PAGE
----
SOA Without the S, Part II: Shared Application Module Instances

Last week, I talked about ways to get many (though not all) of the benefits of service-oriented architecture (SOA) without the overhead of web service invocations by composing your applications out of smaller reusable applications. This week, I’m going to talk about a way to get a different subset of the benifits of SOA (without web services) in ADF 11g, using shared application module instances.

Shared application module instances don’t do quite the same thing as reusable applications. In particular, they don’t provide a controller or any UI; they just provide a reusable data service. And, since a shared application module instance is just a specialized instance of a regular application module, they can only be “composed” in the sense that any application modules can be composed, via nesting.

However, it has a lot of features in common with a reusable application or a web service:

  • You can use the definition for the shared application module again and again, in a variety of applications (like any application module).
  • You can use it to retrieve data, or to pass in parameters and retrieve values (or structured data)
  • You can develop its definition independently of other “services,” maintaining only a constant interface, seriously reducing risks from change and source control conflicts.

In addition, a shared application module instance lets you do one thing that a reusable application doesn’t. Separate instances of the objects that make up a reusable application must exist for every user of every application that uses it. By contrast, you can create an “application scoped” shared application module instance, which allows a single instance of all relevant objects (and the application module’s connection) to serve the needs of every user in the application.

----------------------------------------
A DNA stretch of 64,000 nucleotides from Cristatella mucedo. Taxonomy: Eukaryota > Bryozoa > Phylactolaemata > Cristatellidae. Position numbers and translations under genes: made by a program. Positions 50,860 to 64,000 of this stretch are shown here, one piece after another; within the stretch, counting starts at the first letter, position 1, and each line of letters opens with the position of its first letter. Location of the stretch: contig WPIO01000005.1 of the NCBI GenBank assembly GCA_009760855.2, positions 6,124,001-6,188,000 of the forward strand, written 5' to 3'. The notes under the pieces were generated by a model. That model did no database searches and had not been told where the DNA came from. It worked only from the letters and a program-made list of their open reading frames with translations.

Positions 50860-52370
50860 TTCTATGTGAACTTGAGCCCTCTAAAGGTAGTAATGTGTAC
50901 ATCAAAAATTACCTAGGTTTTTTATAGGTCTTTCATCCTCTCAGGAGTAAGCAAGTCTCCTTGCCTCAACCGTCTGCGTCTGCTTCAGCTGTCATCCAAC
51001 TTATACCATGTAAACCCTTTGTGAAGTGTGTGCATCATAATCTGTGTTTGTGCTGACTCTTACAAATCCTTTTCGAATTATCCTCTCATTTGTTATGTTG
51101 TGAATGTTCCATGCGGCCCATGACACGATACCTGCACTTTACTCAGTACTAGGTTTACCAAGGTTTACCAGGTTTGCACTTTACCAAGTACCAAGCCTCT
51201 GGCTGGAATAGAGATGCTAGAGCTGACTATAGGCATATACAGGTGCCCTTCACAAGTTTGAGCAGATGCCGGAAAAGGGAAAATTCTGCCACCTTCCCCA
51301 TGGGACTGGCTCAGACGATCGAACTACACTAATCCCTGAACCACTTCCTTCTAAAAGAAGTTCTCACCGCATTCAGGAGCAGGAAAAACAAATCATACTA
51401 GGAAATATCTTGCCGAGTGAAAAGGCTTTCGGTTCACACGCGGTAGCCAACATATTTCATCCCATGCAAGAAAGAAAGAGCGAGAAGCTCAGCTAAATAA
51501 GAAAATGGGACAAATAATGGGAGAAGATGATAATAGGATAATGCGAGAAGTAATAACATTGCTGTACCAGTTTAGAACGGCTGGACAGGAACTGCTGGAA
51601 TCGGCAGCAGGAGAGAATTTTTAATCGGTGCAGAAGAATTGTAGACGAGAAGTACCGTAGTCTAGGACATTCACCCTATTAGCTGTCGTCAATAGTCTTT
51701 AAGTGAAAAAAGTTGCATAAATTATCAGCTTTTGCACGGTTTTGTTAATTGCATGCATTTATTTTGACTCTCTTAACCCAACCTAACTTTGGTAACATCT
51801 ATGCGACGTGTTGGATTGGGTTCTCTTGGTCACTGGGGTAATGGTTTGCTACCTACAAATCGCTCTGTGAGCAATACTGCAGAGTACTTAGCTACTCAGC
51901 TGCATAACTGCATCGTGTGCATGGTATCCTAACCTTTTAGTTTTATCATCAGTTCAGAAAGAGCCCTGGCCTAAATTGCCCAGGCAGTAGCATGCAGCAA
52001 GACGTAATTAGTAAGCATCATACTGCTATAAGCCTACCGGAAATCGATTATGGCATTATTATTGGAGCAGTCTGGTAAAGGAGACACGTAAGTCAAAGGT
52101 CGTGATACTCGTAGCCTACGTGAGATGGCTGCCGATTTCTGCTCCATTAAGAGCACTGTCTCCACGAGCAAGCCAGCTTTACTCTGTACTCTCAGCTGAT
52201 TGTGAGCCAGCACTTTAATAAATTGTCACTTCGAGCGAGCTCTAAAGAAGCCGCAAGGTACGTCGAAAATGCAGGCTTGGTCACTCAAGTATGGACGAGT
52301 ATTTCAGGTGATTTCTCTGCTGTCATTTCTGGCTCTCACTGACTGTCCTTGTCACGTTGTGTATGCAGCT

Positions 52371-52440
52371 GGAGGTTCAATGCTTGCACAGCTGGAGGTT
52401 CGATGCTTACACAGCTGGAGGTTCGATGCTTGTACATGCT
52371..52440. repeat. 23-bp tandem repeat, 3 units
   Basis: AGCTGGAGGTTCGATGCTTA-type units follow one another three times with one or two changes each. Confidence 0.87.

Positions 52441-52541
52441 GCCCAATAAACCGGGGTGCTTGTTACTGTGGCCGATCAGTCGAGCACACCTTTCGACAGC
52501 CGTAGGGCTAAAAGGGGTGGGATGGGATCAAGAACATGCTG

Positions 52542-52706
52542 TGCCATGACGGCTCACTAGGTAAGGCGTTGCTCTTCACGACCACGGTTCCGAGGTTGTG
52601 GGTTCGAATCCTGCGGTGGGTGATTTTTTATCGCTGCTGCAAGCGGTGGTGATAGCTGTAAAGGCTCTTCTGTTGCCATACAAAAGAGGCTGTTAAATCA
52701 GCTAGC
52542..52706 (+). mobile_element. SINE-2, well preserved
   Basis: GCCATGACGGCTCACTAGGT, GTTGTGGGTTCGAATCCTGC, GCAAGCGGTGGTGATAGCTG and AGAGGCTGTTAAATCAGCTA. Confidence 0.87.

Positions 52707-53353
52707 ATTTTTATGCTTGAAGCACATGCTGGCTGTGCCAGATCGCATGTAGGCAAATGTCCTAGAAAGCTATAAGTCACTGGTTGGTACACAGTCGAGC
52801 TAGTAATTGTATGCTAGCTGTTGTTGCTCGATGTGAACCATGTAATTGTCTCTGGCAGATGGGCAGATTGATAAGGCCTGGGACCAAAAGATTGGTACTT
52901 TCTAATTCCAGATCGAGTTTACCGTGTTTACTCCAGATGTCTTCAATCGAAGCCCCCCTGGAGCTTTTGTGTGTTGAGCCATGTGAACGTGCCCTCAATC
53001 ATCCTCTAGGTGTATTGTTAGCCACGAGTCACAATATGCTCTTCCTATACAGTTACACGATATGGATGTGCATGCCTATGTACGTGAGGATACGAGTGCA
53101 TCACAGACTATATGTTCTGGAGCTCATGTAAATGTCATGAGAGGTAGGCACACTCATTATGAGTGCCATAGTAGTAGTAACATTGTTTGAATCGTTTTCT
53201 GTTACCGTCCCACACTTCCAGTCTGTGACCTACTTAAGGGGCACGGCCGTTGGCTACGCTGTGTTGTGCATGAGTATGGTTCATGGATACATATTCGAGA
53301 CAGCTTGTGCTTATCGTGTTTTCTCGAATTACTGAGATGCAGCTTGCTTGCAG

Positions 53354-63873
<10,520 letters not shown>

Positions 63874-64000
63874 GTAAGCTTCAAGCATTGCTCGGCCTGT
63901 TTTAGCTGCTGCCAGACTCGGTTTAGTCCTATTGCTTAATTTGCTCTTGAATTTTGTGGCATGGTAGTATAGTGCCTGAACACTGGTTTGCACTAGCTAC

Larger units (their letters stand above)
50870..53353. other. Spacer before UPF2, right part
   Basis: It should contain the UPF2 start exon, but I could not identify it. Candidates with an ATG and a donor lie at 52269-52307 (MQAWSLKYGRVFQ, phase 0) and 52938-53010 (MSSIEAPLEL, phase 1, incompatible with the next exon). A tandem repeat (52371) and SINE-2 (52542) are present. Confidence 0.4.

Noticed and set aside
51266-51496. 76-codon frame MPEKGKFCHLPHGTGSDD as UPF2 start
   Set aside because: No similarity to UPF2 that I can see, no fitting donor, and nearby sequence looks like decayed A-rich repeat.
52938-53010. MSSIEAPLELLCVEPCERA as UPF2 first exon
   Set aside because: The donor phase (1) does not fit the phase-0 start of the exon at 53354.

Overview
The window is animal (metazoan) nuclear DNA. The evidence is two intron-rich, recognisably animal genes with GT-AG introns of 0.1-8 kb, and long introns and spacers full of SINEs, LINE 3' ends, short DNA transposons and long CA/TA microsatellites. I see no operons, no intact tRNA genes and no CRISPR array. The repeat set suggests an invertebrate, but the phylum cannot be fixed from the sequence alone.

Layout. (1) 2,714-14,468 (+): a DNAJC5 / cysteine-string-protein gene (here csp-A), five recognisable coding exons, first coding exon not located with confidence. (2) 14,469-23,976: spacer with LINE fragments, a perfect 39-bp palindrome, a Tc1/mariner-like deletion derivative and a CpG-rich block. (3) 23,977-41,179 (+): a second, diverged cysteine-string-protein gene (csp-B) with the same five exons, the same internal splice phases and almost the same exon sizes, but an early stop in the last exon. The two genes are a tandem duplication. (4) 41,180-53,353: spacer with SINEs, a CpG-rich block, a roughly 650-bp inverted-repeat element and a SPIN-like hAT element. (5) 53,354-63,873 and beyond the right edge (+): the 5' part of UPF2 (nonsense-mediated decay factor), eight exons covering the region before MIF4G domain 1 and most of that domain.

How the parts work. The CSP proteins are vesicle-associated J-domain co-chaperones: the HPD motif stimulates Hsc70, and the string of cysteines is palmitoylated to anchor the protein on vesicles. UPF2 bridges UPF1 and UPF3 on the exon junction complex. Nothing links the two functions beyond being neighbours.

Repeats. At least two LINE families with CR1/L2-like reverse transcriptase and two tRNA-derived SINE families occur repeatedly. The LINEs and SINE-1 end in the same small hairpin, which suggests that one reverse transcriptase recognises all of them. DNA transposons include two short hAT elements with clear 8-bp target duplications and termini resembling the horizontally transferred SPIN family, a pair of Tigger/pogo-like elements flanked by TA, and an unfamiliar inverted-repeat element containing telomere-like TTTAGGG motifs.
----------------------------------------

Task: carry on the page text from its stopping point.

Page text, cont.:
You can also create a “session scoped” shared application module instance, which is really just like a top-level application module instance, except that you can use it to provide lookup data for a separate top-level application module instance via view accessors. The only reason to do this (rather than creating a nested application module instance for lookups) is if you actually need the lookup data to come from a separate transaction.

What I’d love to see, which alas isn’t available in 11g (at least in the current preview), is a process-scoped application module instance. This would create one instance of the shared application module per process, to serve the needs of sessions from multiple applications that are using that process. That would be even more SOA-like. But application-scoped instances are still a potentially highly data-saving option.

Creating shared application module instance is described in Chapter 10 of the Fusion Developer’s Guide for Oracle ADF, as is their primary use, containing view object instances for lookups, to be used in validation and LOV attributes. So I’m not going to talk about it here; the description is perfectly adequate. If you want to create an application-scoped lookup for a LOV attribute or LOV validation, go read that.

Instead, over the next couple of weeks, I’m going to talk about using shared application module instances, and the shared data they contain, for other purposes, which, so far as I can tell, isn’t documented at all. 

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